At its simplest, presentation anxiety is a subset of performance anxiety where the fear of public failure triggers a stress response. Many professionals, fine under other circumstances, experience temporary symptoms like accelerated heart rate, trembling in the hands and legs, butterflies in the tummy, and loss of cognition when facing an audience. It’s the classic fight, flight or freeze response found in many animals, but with a uniquely human twist:
• It’s true that we can’t think as clearly when we’re under duress, but even more important is the phenomenon that under stress, we actually pay more attention to negative stimuli and could perceive a normally ambiguous situation as more negative. For instance, an anxious speaker might perceive “spirited debate” as questioning her authority.
• Our social information processing skills also suffer. For example, if an audience member asks a question with just the right intonation, the speaker may perceive it as more hostile than it really is, especially if the speaker has some history with the asker.
• Our perception of control also takes a hit. When we’re anxious we feel like we have less control over a situation than we really do. It’s a self-fulfilling prophecy, so the more we perceive a loss of control, the more out-of-control we become. But the reverse is also true. The more areas of control we uncover, the calmer we feel. So:
TIP #1. Control what you can and let the rest go.
Clients often tell me they feel more confident and in control when they are well-versed in their topic. Excellent! YOU have control over how (and how much) you prepare. At Heads Up we teach a very specific, practical and efficient method of preparation. It eliminates time-suck items (like too many slides) and enhances audience awareness and engagement. If you can look in the mirror before a presentation and say to yourself “I’ve prepared the best I can” then you are ready. There’s nothing more to be done, so you might as well relax and look forward to sharing your knowledge.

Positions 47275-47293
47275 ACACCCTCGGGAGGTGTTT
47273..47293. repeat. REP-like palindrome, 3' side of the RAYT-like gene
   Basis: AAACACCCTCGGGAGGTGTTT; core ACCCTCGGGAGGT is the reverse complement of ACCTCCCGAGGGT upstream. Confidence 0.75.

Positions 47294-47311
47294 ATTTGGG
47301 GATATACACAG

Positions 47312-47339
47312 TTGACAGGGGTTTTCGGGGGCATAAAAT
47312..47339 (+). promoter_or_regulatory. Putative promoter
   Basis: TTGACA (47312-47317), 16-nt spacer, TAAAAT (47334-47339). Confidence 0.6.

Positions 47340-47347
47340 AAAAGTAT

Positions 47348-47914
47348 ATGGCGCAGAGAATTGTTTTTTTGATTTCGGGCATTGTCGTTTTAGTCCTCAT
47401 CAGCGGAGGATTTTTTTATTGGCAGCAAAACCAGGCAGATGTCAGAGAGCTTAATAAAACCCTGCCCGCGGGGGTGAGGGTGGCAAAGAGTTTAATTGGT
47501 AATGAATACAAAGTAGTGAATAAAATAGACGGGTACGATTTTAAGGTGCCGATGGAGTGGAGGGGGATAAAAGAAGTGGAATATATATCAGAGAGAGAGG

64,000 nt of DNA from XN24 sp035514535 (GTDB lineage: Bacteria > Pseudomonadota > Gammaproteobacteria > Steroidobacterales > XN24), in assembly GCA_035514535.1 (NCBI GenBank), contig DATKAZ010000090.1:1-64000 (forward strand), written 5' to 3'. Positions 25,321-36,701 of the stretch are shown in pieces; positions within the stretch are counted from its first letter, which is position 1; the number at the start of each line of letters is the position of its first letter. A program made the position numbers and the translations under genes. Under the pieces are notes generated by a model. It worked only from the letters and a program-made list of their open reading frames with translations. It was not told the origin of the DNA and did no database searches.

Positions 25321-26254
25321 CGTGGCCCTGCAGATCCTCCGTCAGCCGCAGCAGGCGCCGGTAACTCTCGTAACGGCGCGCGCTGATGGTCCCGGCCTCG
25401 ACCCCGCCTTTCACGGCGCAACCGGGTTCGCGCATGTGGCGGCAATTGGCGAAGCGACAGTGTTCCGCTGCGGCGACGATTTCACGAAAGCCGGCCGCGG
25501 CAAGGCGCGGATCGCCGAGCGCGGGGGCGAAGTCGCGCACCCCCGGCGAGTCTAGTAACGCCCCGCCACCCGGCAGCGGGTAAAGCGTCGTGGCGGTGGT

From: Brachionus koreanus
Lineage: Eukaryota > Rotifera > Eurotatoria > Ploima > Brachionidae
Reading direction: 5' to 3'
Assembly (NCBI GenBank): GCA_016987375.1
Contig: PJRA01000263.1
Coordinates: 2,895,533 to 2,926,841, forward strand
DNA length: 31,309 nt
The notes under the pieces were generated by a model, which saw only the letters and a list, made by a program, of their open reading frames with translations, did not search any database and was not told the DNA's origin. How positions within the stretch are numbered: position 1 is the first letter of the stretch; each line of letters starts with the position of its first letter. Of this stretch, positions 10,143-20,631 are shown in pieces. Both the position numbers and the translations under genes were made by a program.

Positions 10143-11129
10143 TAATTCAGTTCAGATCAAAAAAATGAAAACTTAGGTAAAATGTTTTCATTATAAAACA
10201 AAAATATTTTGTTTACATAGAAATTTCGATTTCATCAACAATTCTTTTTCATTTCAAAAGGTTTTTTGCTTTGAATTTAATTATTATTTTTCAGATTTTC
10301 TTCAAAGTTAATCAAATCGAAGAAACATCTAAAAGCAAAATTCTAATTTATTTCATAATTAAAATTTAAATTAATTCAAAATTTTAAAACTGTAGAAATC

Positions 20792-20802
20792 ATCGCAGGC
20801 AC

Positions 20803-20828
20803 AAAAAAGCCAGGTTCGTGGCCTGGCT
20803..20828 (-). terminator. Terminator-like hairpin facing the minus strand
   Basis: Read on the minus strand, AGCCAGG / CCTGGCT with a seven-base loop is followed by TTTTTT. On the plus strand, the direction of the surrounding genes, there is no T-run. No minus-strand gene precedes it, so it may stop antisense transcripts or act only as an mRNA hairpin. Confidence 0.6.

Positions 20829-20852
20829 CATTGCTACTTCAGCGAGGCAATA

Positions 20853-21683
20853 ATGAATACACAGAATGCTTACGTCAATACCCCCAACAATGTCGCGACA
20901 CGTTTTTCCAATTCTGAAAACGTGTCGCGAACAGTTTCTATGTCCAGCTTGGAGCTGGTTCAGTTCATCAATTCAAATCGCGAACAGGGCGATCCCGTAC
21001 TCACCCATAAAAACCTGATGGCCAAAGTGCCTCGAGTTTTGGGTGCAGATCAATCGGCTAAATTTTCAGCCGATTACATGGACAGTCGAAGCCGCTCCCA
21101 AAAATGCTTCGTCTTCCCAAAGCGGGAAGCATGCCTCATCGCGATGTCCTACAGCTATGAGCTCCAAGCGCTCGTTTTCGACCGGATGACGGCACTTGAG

TIP #2. Be aware of your body signals.
Physical symptoms like those mentioned above alert you that you are in a heightened state. If your heart rate is a little faster than usual, it might not be stress. It might be excitement! However, if your heart rate exceeds 100 BPM for a sustained period of time, you are probably too anxious to think clearly. Take steps to slow your heart rate using various biofeedback techniques. You CAN calm your body which will, in turn, calm your mind. Try this free download.
TIP #3. Do a reality check.
Research shows that most people are inaccurate when assessing their own performance. Arrange to get quality, targeted feedback from trusted resources. In fact, invite them to your final practice session and get the feedback in advance while there’s still time to do something about it. Redirect time and energy away from perfecting your slides and towards practicing out loud, hopefully with a friend as your audience.
A happy ending: One of my clients used to suffer from presentation anxiety and hated public speaking, but she was so talented and knowledgeable that she was always being asked to present. One day I said to her: “You dislike this now, but my prediction is that someday this will be your favorite part of your job!” Of course she denied this as a possibility. However, with practice, she felt more and more in control until, about a year after my prediction she sent me an e-mail and told me it was, in fact, true. She now enjoyed having the chance to share her expertise and drive growth in a new industry.
Could it happen to you?